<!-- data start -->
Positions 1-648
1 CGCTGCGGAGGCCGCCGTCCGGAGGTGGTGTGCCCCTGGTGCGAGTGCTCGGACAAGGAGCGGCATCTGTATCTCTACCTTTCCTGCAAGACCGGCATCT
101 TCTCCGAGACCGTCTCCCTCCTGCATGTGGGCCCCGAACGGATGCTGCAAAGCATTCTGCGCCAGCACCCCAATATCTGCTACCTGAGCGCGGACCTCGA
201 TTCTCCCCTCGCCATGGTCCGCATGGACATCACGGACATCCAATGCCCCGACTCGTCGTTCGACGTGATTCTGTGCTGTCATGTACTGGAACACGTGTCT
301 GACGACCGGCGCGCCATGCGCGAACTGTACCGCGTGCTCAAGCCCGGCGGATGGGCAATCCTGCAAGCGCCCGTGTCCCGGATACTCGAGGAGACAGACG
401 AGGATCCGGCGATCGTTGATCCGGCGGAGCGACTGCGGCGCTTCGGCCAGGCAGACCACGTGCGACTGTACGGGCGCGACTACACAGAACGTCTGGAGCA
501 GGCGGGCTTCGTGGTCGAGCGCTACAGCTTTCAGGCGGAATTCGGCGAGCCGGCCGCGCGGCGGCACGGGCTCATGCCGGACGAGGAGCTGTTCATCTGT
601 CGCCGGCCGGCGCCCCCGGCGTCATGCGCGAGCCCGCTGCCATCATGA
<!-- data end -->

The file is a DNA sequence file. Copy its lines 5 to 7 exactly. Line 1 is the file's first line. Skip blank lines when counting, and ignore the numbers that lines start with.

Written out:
301 GACGACCGGCGCGCCATGCGCGAACTGTACCGCGTGCTCAAGCCCGGCGGATGGGCAATCCTGCAAGCGCCCGTGTCCCGGATACTCGAGGAGACAGACG
401 AGGATCCGGCGATCGTTGATCCGGCGGAGCGACTGCGGCGCTTCGGCCAGGCAGACCACGTGCGACTGTACGGGCGCGACTACACAGAACGTCTGGAGCA
501 GGCGGGCTTCGTGGTCGAGCGCTACAGCTTTCAGGCGGAATTCGGCGAGCCGGCCGCGCGGCGGCACGGGCTCATGCCGGACGAGGAGCTGTTCATCTGT